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Modern Mysteries

Amelia Earhart plane debris to undergo testing

February 15, 2021 | Comment icon 3 comments



Did Earhart land her plane on Nikumaroro ? Image Credit: Harris and Ewing
A piece of metal thought to have come from the famed aviator's plane is set to undergo a battery of tests.
More than 82 years after Amelia Earhart disappeared over the Pacific Ocean during an attempt to circumnavigate the globe in her Lockheed Model 10 Electra, the question of what happened to her continues to remain one of the biggest unanswered mysteries of the modern age.

In recent years, clues have been found suggesting that Earhart's plane may have gone down somewhere in the remote Pacific atoll of Nikumaroro and that the aviator and her navigator Fred Noonan may have even survived for several days on a small island while awaiting rescue.

Although efforts to locate her plane's wreckage in the water off the island have so far come up empty, in 1991, Richard Gillespie of The International Group for Historic Aircraft Recovery did discover a mysterious metal plate there that looked like it could have come from an airplane.

While the plate didn't seem to be a component from Earhart's Electra, Gillespie later determined that it might have in fact been a patch that had been placed over one of the aircraft's windows in May 1937.

Fascinated by this idea, nuclear scientist Daniel Beck has now volunteered to have the metal analyzed by the Radiation Science and Engineering Center at Pennsylvania State University.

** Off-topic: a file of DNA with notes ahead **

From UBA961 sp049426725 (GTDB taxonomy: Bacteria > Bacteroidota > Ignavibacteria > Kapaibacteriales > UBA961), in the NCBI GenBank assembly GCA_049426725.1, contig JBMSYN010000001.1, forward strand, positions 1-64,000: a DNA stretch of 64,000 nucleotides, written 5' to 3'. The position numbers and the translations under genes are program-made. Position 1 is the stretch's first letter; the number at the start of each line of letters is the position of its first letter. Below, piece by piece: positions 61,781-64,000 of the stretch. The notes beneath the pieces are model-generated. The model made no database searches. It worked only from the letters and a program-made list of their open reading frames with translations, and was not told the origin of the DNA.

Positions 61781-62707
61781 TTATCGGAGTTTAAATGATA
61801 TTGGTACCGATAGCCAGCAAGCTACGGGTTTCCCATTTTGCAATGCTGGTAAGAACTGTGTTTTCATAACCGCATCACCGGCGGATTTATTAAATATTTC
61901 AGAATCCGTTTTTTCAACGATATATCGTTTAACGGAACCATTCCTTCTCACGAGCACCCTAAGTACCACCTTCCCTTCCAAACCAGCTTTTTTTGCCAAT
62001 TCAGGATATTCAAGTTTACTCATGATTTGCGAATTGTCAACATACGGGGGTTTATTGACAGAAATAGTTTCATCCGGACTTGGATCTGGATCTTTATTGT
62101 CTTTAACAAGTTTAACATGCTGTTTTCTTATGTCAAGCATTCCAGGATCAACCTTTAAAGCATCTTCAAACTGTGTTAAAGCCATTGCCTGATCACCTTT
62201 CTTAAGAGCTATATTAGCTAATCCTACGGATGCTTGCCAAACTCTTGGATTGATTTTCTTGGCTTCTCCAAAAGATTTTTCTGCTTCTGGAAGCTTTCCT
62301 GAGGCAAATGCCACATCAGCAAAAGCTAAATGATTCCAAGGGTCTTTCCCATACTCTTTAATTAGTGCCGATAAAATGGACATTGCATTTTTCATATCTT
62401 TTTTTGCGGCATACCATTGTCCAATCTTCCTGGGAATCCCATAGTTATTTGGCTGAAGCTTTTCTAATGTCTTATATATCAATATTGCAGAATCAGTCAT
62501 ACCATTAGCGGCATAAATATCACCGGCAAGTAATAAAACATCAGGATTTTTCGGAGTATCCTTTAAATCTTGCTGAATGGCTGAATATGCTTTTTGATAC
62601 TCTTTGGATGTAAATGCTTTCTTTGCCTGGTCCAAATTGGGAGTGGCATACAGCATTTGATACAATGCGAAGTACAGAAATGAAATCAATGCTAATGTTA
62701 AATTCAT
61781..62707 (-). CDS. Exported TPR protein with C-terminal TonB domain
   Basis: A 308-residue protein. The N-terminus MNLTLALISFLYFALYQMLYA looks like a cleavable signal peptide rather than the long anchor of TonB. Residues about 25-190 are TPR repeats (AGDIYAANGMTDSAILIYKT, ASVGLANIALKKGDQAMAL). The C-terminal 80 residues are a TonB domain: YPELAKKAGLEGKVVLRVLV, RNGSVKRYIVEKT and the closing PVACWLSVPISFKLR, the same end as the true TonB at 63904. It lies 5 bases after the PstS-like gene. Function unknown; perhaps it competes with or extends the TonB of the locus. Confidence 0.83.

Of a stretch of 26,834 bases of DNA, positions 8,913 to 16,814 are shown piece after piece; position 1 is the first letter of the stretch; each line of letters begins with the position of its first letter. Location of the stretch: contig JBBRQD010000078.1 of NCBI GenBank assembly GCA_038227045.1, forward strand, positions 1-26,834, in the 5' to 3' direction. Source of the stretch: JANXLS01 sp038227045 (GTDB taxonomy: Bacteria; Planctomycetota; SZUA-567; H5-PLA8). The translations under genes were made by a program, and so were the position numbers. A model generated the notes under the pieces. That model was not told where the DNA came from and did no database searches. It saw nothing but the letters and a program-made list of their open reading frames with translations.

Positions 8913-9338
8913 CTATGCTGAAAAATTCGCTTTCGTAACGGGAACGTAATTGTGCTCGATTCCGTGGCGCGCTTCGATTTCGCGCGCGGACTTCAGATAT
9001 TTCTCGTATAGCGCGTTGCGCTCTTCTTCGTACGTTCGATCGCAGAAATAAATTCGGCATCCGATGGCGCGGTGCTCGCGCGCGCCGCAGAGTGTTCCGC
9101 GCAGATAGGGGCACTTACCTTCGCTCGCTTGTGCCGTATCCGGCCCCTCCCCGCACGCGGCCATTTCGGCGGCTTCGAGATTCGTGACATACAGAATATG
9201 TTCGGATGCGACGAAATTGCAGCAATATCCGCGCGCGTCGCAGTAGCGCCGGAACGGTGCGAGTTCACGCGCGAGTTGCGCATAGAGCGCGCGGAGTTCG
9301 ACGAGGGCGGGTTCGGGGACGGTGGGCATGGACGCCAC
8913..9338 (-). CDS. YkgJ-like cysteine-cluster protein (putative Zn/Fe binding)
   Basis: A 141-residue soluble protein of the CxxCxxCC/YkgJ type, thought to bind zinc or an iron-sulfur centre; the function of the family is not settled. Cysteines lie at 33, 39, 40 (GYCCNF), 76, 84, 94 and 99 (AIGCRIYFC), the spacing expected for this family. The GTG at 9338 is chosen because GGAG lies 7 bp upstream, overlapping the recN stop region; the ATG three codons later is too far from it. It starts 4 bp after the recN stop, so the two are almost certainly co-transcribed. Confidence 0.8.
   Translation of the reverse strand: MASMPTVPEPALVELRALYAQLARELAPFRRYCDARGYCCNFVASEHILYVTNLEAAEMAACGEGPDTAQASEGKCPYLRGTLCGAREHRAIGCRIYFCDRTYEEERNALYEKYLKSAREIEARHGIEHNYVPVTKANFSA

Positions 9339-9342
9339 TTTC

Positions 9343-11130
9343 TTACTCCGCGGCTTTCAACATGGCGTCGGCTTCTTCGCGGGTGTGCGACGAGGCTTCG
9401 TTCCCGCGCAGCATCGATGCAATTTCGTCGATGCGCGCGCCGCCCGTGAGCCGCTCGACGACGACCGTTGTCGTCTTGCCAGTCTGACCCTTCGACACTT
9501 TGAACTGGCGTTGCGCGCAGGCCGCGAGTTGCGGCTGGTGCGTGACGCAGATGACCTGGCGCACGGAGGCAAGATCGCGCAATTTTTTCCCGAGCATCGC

"Two processes will be used to probe the piece of fuselage," said Gillespie.

"One will be neutron radiography, whereby the wreckage is placed between a neutron beam and an imaging plate, creating a sort nuclear x-ray."

"All of its physical properties - the type of aluminum, the thickness of the sheet, the type and size of the one surviving rivet, are correct for Earhart's aircraft."

It is hoped that the tests will reveal tiny, previously imperceptible clues linking it to the famed aviator's Electra, such as trace amounts of paint or even a serial number.

If the test does find that the plate is from Earhart's plane, it could solve the mystery once and for all.

Source: Lad Bible | Comments (3)


Recent comments on this story
Comment icon #1 Posted by South Alabam 1 year ago
Probably little doubt this piece of wreckage is from Amelia's aircraft based on the size and rivet pattern of a panel that was installed on her aircraft known as Artifact 2-2-V-1. Only 28 other aircraft were known to have crashed in the Central South Pacific. This link does a great job at explaining the forensics of this artifact. The Riddle of Artifact #2-2-V-1 (tighar.org)
Comment icon #2 Posted by Earl.Of.Trumps 1 year ago
A lot of interest ion this case. Very mystifying  I'd give an opinion and say they have solved it. Their evidences are very convincing.
Comment icon #3 Posted by Can.Rep 5 months ago
There was only 1 piece? no glass or nuts or bolts or cables? And another question, 157-337 is supposedly based on the position of the sun which was at a 67 degree true heading the morning of July 2 1937. What about the 67 degree compass heading which is 1.5 degrees north of Howland Island? The true heading from Lae to Howland is 78 degree true. Formula: sin(inverse)(517/2556), x = 11.67, 90 - 11.67 = 78.33 degree true. 2556 miles equals 2221 nautical miles, 9.49 degree east magnetic declination near Howland Island. formula: x = sin(inverse)(517/2221), x = 13.46, 90 - 13.46 = 76.54 degree true.... [More]


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